Nisa Homes…a place of healing, hope and dignity
Interview by: Anabia Adnan
The United Nations (UN) recognizes and observes International Day for the Elimination of Violence Against Women every year on November 25. This day is recognized to raise awareness and increase political will for preventing and ending all forms of violence against women and girls all around the world.
Wear a purple scarf on this day to recognize the courage it takes women to leave her abuser.
In Canada, approximately a woman is killed by her intimate partner every six days*, and 6,000 women and children in Canada sleep in shelters every night because they are unsafe in their homes.*
We talked to Leen Yaghi, Community Operations Manager for Nisa Homes, Calgary – a non-profit organization that provides transitional housing which meets the needs of immigrant, refugee Muslim women and their children, seeking protection from violence, trauma and homelessness.
Currently operating eight transitional homes in Canada, including Calgary and Edmonton, they
provide vulnerable women and children with temporary housing in a safe, healing and supportive environment that helps in rebuilding their self esteem and fostering skills for self-sustainability and independence.
1. What is the organization’s core mission and what services do it provide?
Our main goal is to empower women, especially minority immigrant or refugee women who are at risk for homelessness and have been in vulnerable, traumatic situations.
We provide temporary accommodation for up to three months, case work management, income and employment support, help with legal matters, mental health support and counselling and childcare support.
The team at Nisa Homes connects the residents to appropriate resources to help them heal from their trauma and begin developing skills to survive and thrive independently.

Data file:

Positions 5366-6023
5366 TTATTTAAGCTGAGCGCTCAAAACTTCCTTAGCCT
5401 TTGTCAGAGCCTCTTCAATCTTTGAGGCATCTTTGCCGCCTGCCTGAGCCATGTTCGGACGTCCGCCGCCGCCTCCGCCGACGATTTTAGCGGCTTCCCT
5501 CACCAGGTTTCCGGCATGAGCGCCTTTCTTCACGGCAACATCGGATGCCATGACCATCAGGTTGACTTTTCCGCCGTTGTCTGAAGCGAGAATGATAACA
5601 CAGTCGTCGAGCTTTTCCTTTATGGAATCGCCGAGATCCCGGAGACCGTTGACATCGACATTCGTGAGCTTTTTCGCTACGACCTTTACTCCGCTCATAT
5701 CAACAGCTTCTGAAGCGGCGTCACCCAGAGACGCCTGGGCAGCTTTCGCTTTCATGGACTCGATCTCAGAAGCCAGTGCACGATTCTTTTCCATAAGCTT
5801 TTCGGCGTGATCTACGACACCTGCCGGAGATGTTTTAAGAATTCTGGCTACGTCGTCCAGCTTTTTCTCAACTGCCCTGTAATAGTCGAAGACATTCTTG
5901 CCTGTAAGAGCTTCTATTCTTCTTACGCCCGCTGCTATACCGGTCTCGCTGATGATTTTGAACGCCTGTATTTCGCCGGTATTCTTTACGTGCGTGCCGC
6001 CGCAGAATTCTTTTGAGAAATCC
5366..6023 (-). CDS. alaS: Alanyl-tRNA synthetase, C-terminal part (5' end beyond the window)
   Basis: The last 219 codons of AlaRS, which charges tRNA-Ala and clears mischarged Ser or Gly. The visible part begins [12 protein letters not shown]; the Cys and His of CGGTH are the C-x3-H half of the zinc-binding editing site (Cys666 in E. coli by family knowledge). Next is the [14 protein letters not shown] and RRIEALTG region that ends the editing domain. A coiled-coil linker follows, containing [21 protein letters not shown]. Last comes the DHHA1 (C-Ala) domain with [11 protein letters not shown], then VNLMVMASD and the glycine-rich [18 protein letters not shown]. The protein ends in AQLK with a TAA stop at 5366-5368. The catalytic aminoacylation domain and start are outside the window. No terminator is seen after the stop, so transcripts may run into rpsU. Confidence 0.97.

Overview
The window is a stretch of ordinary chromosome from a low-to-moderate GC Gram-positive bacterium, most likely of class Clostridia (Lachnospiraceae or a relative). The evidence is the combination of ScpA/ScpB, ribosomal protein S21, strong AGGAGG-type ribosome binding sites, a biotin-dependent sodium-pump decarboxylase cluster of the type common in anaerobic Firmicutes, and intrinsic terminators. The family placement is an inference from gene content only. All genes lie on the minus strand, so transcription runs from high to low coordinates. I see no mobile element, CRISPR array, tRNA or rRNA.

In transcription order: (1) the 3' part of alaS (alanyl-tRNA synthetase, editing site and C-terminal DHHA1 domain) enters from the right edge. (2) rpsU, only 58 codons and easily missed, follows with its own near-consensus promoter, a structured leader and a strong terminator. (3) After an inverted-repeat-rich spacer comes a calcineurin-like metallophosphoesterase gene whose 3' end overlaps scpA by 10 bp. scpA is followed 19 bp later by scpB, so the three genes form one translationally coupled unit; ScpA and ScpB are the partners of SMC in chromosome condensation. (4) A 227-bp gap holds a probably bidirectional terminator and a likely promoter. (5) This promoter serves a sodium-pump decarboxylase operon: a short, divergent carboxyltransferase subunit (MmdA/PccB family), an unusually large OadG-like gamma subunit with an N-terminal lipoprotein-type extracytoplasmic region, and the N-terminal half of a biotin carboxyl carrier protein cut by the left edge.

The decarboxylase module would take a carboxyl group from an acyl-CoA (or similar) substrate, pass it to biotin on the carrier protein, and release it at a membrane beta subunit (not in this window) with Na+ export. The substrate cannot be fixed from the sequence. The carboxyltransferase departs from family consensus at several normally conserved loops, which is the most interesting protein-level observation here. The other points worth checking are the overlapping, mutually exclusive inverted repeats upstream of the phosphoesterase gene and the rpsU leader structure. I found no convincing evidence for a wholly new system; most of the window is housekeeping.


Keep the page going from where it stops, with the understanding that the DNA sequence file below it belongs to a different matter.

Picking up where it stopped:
We aim to remove any barriers that they might have in exploring their unique cultural identity and in rebuilding their lives with self confidence and dignity. We provide these women and their children with community resources needed to help them flourish physically, mentally and spiritually.
2. How do you provide cultural/religious support to cater to minority immigrant women?
Nisa Homes provides a safe and inclusive environment for women and children belonging to different cultural backgrounds and ethnicities. Our facilities and services are designed to provide cultural and religious sensitivity for minority, immigrant, mainly Muslim women.
Though we are a Muslim organization, our doors are open to all women and children regardless of ethnicity, religion or culture.
We provide services in a few different languages, as language is a huge barrier for new immigrants. Having someone communicate with them in their native language helps tremendously as they are able to connect, talk about their trauma and therefore begin their healing journey.
We also cater to cultural and religious sensitivity around food and try to plan and serve meals to the residents of the shelter accordingly.
Our team focuses on setting up the women and children who come to Nisa Homes with support groups and community services that are appropriate to their specific culture or religion.
We also help these women sort out any immigration related legal issues and connect them to available community resources.
3. In what ways do you feel that minority, immigrant women are particularly vulnerable to staying in abusive relationships and situations?
Immigrant and refugee women experience forms of abuse that are specific and unique to the new-comer experience.
Moving to a new country, learning a new language and adapting to a new culture can be a vulnerable and overwhelming time in their lives. Most of them do not speak or understand English or have any knowledge about women’s rights in Canada and the laws and agencies that can protect them.
They are often manipulated by their partners and in-laws with threats about deportation, taking custody of the children and the police system of a new country.